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dc.contributor.authorTafuri, Anna
dc.contributor.authorBowers, William E.
dc.contributor.authorHandler, Eugene S.
dc.contributor.authorAppel, Michael C.
dc.contributor.authorLew, Robert A.
dc.contributor.authorGreiner, Dale L.
dc.contributor.authorMordes, John P.
dc.contributor.authorRossini, Aldo A.
dc.date2022-08-11T08:09:30.000
dc.date.accessioned2022-08-23T16:33:29Z
dc.date.available2022-08-23T16:33:29Z
dc.date.issued1993-05-01
dc.date.submitted2008-10-31
dc.identifier.citationJ Clin Invest. 1993 May;91(5):2040-8. <a href="http://dx.doi.org/10.1172/JCI116426">Link to article on publisher's site</a>
dc.identifier.issn0021-9738 (Print)
dc.identifier.doi10.1172/JCI116426
dc.identifier.pmid8486773
dc.identifier.urihttp://hdl.handle.net/20.500.14038/38118
dc.description.abstractDendritic cells (DC) present antigen and initiate T cell-mediated immune responses. To investigate the possible association of autoimmunity with DC function, we compared the accessory activity of splenic DC from Wistar/Furth (WF) and diabetes-prone (DP) BioBreeding (BB) rats. The latter develop autoimmune diabetes and thyroiditis. DC function was quantified in vitro by measuring T cell proliferation in mitogen-stimulated and mixed lymphocyte reactions. When purified without macrophage coculture, WF and DP DC displayed similar levels of accessory activity. In contrast, when purified by a method involving coculture with macrophages, DC from DP rats consistently displayed greater accessory activity. This finding could not be explained by morphological or phenotypic differences between DP and WF DC. In accessory activity assays performed after reciprocal DC cocultures with DP and WF macrophages, DP DC exhibited higher accessory activity irrespective of macrophage donor strain. We also compared the accessory activity of WF and DP DC cultured in the presence of conditioned medium and a mixture of IL-1 and GM-CSF. In all assays, DP DC exhibited higher accessory activity. In studies of (WF x DP) F1 hybrids, the high accessory activity of DP DC was observed to be heritable, and studies of WF and DP radiation chimeras indicated that the effect was an intrinsic property of the DP hematopoietic system. We conclude: (a) splenic DC from DP and WF rats possess similar basal levels of accessory potency; (b) after interaction with macrophages, DC of DP origin are capable of greater stimulatory activity than are WF DC; and (c) the mechanism responsible for this phenomenon involves differential responsiveness of DP and WF DC to macrophage-derived factors such as IL-1 and GM-CSF.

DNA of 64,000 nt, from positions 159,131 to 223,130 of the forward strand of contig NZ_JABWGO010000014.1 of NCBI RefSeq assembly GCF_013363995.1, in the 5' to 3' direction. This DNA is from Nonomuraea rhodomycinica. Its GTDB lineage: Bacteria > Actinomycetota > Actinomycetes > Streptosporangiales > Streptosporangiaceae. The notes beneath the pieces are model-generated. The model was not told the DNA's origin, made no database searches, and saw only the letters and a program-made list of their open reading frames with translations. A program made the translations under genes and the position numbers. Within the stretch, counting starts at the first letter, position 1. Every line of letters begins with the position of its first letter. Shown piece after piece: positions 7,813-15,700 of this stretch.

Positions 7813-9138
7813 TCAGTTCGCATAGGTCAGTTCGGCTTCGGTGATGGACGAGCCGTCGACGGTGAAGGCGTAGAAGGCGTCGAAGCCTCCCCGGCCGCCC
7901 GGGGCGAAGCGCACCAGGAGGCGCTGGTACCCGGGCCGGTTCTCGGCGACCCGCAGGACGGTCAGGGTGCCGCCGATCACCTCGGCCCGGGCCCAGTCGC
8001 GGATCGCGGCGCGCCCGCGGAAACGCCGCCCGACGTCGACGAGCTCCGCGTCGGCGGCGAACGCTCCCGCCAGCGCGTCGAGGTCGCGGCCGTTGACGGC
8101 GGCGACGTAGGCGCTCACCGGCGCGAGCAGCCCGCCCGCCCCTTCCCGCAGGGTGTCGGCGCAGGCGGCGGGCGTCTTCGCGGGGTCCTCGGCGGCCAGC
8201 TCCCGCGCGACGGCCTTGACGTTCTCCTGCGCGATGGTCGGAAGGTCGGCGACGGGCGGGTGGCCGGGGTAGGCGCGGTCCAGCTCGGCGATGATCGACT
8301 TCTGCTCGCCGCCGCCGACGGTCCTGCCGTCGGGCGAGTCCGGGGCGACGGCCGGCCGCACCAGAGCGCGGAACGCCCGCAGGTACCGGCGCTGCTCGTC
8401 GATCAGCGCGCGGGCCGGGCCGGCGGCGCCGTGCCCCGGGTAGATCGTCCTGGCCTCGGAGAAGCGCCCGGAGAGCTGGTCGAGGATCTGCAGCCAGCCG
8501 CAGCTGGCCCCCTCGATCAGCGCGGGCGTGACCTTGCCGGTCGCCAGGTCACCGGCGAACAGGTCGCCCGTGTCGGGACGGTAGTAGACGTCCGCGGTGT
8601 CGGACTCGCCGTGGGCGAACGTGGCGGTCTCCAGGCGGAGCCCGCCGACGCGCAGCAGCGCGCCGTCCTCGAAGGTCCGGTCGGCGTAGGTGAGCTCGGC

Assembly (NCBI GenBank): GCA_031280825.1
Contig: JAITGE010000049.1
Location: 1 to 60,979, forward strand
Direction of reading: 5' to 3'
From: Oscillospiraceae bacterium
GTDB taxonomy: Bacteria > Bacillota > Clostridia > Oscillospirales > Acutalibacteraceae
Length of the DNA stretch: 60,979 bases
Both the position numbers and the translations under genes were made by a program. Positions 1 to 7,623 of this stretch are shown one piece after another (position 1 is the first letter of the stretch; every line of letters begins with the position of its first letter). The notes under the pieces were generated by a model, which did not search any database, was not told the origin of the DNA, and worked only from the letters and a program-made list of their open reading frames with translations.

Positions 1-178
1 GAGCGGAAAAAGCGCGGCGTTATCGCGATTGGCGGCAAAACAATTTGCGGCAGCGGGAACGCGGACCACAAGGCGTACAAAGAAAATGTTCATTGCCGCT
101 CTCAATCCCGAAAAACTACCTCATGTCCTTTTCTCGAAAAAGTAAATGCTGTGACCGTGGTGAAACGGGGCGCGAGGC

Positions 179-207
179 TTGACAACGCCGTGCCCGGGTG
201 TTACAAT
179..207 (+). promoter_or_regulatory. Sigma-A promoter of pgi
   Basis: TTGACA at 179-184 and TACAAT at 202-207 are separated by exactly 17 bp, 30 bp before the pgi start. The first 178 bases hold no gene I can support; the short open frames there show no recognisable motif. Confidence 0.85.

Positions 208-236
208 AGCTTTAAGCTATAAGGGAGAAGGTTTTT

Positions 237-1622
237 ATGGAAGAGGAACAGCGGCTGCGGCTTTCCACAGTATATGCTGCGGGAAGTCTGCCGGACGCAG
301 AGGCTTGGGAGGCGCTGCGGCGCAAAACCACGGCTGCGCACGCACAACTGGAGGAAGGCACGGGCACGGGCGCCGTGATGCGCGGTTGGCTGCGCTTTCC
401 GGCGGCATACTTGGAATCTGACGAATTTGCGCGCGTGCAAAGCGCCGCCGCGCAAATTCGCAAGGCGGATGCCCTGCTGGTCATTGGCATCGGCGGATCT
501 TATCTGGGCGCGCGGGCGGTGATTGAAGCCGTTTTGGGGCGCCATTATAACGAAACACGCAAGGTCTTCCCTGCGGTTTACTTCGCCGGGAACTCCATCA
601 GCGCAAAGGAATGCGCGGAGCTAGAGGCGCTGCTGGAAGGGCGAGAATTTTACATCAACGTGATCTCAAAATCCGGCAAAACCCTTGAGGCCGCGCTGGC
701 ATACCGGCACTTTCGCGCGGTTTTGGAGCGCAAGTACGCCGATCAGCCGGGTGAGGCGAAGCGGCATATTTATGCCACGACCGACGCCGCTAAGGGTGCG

dc.language.isoen_US
dc.relation<a href="http://www.ncbi.nlm.nih.gov/entrez/query.fcgi?db=pubmed&cmd=Retrieve&list_uids=8486773&dopt=Abstract">Link to Article in PubMed</a>
dc.subjectAnimals
dc.subjectCell Communication
dc.subjectCells, Cultured
dc.subjectCulture Media, Conditioned
dc.subjectCytokines
dc.subjectDendritic Cells
dc.subjectFemale
dc.subjectGranulocyte-Macrophage Colony-Stimulating Factor